# Find the values of $A$, $B$, and $C$ such that the action is a minimum

A particle is subjected to the potential $$V (x) = −F x$$, where $$F$$ is a constant. The particle travels from $$x = 0$$ to $$x = a$$ in a time interval $$t_0$$. Assume the motion of the particle can be expressed in the form $$x(t) = A + B t + C t^2$$. Find the values of $$A, B$$ and $$C$$ such that the action is a minimum.

I was thinking it can solved using Lagrangian rather than Hamilton. There's no frictional force.

$$L=\frac{1}{2}m\dot{x}^2+Fx$$

$$\frac{d}{dt}\left(\frac{\partial L}{\partial \dot{x}}\right)-\frac{\partial L}{\partial x}=0\implies m\ddot{x}=F\implies \ddot{x}=\frac{F}{m}$$

Differentiate $$x(t)$$ twice. $$2C=\frac{F}{m}\implies C=\frac{F}{2m}$$

For finding B I was thinking to integrate $$\ddot{x}$$ once. $$\dot{x}=\int \ddot{x} \mathrm dt =\ddot{x}t$$

initial position is 0 so, not writing constant.

$$\dot{x}=\frac{F}{m}$$

Differentiate $$x(t)$$ once.

$$B+2Ct=\frac{F}{m}$$

$$\implies B=\frac{F}{m}-\frac{2Ft}{2m}=-\frac{Ft}{2m}$$

Again, going to integrate $$\ddot{x}$$ twice.

$$x=\iint \ddot{x} dt dt=\frac{\ddot{x}t^2}{2}$$

initial velocity and initial position is 0.

$$x=\frac{Ft^2}{2m}$$

$$A+Bt+Ct^2=\frac{Ft^2}{2m}$$

$$A=\frac{Ft^2+Ft-F}{2m}$$

According to my, I think that C is the minimum (I think B is cause, B is negative; negative is less than positive). And, A is maximum.

A person were saying that "It asked you to minimise the action; it told you the particle moved from $$0$$ to $$a$$ in time $$t_0$$; it gave you the equation of the trajectory."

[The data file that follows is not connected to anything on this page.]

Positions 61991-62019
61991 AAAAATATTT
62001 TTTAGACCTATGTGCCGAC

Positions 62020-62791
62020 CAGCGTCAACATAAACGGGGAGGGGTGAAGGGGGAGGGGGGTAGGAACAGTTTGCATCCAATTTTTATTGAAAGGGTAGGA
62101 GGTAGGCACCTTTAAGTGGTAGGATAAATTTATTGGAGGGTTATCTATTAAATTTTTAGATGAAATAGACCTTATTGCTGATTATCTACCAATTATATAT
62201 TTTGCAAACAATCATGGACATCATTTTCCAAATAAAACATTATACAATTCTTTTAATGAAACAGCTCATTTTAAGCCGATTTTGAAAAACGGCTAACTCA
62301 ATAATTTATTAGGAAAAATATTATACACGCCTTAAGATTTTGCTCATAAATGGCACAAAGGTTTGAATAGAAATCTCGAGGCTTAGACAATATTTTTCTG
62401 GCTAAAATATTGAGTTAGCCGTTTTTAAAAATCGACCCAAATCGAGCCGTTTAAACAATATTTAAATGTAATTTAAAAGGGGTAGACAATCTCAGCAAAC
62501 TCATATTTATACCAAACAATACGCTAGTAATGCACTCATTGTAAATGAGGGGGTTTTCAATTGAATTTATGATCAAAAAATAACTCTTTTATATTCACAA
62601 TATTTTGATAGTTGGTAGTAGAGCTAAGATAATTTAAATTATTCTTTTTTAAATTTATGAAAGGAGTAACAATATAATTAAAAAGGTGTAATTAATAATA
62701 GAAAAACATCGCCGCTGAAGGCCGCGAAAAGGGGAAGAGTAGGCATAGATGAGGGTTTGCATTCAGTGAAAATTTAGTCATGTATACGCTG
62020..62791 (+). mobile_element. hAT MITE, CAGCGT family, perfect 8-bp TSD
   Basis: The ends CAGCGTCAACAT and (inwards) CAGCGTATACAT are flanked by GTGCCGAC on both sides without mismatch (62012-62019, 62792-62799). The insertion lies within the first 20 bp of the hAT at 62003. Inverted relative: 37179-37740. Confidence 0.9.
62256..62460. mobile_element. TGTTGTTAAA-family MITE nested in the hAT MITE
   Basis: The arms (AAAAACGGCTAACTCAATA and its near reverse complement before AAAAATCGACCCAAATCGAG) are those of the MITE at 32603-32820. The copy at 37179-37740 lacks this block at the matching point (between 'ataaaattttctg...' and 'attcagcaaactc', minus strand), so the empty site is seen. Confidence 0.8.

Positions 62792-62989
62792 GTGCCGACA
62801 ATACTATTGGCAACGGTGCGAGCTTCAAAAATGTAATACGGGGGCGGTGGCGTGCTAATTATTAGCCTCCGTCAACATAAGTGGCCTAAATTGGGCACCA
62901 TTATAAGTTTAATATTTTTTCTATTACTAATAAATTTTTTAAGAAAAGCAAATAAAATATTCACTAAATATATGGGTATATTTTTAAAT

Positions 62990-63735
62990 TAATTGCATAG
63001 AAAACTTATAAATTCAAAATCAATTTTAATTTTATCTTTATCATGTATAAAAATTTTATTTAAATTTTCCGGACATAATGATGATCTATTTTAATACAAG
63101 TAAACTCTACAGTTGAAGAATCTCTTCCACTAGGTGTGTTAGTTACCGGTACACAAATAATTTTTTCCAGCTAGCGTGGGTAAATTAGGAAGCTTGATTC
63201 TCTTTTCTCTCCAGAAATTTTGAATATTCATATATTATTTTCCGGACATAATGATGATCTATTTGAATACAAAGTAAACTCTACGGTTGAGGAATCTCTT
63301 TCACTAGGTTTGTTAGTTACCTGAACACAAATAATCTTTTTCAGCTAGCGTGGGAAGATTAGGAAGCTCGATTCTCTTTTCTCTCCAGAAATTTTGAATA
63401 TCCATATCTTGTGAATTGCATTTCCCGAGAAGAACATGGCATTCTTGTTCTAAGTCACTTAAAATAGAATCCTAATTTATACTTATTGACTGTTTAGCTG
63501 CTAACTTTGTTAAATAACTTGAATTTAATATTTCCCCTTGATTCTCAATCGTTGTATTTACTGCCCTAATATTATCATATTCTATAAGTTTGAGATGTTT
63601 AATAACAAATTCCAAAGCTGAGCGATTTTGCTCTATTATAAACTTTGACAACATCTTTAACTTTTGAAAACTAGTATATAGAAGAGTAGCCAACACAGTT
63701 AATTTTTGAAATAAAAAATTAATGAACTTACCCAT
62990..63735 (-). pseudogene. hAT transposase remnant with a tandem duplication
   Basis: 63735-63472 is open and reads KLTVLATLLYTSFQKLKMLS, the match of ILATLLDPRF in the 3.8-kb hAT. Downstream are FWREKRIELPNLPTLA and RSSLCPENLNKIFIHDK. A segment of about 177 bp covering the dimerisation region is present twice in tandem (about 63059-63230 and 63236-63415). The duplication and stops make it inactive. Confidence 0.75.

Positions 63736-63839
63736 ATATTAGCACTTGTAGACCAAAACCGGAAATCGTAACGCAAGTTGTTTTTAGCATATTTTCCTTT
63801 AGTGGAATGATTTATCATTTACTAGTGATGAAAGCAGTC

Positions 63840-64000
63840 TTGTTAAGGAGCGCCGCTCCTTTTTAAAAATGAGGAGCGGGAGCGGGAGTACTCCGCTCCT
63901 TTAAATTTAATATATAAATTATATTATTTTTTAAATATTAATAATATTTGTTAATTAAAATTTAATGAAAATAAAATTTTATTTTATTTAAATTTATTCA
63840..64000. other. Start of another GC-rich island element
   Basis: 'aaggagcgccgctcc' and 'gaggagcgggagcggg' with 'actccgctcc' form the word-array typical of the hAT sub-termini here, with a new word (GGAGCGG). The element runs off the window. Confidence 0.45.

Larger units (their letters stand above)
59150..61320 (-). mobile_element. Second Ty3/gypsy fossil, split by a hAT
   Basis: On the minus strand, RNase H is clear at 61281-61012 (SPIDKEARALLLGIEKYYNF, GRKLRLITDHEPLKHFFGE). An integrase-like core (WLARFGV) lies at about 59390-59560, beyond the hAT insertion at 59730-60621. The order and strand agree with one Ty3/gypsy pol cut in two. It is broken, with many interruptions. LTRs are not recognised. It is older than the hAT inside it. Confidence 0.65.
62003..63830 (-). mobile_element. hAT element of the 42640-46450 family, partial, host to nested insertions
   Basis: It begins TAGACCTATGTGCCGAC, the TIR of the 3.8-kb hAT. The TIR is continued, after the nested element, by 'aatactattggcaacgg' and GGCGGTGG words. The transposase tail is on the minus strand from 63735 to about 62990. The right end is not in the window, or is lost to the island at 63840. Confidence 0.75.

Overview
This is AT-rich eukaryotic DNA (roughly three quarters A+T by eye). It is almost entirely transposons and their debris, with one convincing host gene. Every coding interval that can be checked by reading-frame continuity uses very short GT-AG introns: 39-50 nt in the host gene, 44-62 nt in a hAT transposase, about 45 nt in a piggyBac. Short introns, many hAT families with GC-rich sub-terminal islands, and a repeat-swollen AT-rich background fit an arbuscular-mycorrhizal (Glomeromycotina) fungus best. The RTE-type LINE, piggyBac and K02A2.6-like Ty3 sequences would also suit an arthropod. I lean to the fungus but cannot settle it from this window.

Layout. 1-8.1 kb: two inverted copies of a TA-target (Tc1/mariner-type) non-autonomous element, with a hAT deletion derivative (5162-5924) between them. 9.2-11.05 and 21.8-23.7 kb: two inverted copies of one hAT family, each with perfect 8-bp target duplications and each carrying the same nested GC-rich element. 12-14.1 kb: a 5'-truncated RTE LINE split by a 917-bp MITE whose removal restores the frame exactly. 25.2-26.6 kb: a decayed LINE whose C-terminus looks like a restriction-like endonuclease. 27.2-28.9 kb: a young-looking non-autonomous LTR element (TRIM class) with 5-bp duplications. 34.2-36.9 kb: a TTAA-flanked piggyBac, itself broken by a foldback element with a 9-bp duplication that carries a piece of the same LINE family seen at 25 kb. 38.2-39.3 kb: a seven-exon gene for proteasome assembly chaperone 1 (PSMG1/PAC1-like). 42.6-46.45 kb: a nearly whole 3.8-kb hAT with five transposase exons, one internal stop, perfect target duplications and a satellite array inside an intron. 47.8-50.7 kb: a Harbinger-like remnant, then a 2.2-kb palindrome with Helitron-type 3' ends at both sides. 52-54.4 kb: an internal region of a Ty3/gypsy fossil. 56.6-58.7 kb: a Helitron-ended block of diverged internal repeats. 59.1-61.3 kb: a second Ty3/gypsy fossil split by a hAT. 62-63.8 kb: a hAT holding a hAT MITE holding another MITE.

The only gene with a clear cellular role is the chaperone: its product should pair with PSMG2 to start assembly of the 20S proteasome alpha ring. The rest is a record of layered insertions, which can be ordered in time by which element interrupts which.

In my work where should I put the interval?

The Euler-lagrangian equation gives the equations of motion that once solved give you a family of solutions that minimize the action. A unique solution is given by specifying boundary conditions. It is just a case of inputing those boundary conditions.

Wlog let $$x(0)=0$$ and $$x(t_0)=a$$. Integrating $$\ddot{x} = \frac{F}{m}$$ gives the general solution $$x(t)=\frac{F}{2m}t^2 +Bt + A$$, fixing C. Subbing in $$x(0)=0$$ gives $$A=0$$ and subbing $$x(t_0)=a$$ gives $$B$$ as $$B=\frac{a - Ct_0^2}{t_0}$$.

• Where the capital A had gone when finding equation for B. $$x(t_0)=a \\\\ => A+Bt_0+Ct_0^2=a \\\\ => B=\frac{a-A-Ct_0^2}{t_0}$$
– user313317
Sep 8, 2021 at 12:07
• The A vanishes by setting wlog $x(0)=0$. You state in your question that the particle is at $0$ initially, and at $x=a$ after a time $t_0$. This is not sufficient information to get a solution mathematically, you must state a time for each boundary condition ie if $x(t_i)=0$ for the initial time $t_i$ then the other condition is $x(t_i+t_0)=a$. Since this labelling along the time axis is somewhat arbitrary (ie the physics is the same regardless of the value of $t_i$ you choose but mathematically the solution looks different) then is convenient to choose $t_i=0$ hence A=0. Sep 8, 2021 at 12:22

I suspect that this is not the approach that the problem author wants you to take. Were I confronted with this problem, I would do the following:

• Determine what the conditions $$x(0) = 0$$ and $$x(t_0) =a$$ tell me about the parameters $$A$$, $$B$$, and $$C$$. I should be able to eliminate two of them in favor of the third using these two equations.
• Plug the resulting form for $$x(t)$$ into the action and integrate it from $$0$$ to $$t_0$$.
• Differentiate the resulting quantity with respect to the remaining parameter to find the value of the parameter which minimizes the action.

One should, of course, find that $$C = F/2m$$ after all this.

• +1 but, I don't have reputation that's why I can't upvote...
– user313317
Sep 8, 2021 at 15:38